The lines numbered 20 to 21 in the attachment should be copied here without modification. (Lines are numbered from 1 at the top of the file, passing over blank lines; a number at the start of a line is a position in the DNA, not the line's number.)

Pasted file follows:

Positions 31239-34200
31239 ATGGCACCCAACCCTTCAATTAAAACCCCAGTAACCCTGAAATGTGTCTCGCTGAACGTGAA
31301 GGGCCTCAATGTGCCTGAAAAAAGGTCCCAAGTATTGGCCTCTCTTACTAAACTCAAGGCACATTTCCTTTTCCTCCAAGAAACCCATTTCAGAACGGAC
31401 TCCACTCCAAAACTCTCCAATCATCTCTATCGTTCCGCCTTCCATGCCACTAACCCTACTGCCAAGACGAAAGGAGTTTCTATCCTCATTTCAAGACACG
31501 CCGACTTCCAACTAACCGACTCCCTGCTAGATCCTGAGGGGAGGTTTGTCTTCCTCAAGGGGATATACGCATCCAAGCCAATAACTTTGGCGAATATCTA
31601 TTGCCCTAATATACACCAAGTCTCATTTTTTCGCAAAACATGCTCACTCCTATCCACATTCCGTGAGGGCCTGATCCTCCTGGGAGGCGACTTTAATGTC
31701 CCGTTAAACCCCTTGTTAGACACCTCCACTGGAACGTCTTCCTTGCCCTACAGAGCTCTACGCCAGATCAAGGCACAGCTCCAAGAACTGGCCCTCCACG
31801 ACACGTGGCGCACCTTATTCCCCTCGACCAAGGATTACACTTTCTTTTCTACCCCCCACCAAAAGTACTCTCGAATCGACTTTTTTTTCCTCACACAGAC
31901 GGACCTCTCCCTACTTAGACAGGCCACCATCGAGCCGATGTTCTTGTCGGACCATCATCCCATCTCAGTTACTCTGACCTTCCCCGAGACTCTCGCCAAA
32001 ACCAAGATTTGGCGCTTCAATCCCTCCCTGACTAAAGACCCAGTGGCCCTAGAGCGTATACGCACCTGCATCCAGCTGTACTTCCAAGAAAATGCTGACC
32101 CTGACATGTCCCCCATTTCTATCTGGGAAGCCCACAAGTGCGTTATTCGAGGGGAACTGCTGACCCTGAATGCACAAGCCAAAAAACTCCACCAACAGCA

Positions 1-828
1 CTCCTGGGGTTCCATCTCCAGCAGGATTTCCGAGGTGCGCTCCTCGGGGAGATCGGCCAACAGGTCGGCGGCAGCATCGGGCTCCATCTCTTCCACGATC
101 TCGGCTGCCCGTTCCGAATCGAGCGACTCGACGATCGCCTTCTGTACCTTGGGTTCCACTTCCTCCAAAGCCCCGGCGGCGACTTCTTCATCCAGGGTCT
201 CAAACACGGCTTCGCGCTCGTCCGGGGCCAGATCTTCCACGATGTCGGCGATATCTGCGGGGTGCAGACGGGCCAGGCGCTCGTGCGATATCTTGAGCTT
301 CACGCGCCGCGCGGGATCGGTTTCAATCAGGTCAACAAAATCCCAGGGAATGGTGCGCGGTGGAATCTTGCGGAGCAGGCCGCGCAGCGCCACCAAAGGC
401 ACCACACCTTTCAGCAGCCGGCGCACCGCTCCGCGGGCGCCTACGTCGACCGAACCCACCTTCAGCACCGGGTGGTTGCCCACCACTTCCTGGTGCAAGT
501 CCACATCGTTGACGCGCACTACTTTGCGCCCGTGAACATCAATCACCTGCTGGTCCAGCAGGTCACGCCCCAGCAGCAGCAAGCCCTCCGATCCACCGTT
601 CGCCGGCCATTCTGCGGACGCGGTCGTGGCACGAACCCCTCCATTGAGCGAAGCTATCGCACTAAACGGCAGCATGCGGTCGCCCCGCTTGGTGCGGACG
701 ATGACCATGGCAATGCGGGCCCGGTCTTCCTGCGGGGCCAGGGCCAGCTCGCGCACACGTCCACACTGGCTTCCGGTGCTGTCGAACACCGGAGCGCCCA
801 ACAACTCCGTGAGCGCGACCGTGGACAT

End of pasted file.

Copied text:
701 ATGACCATGGCAATGCGGGCCCGGTCTTCCTGCGGGGCCAGGGCCAGCTCGCGCACACGTCCACACTGGCTTCCGGTGCTGTCGAACACCGGAGCGCCCA
801 ACAACTCCGTGAGCGCGACCGTGGACAT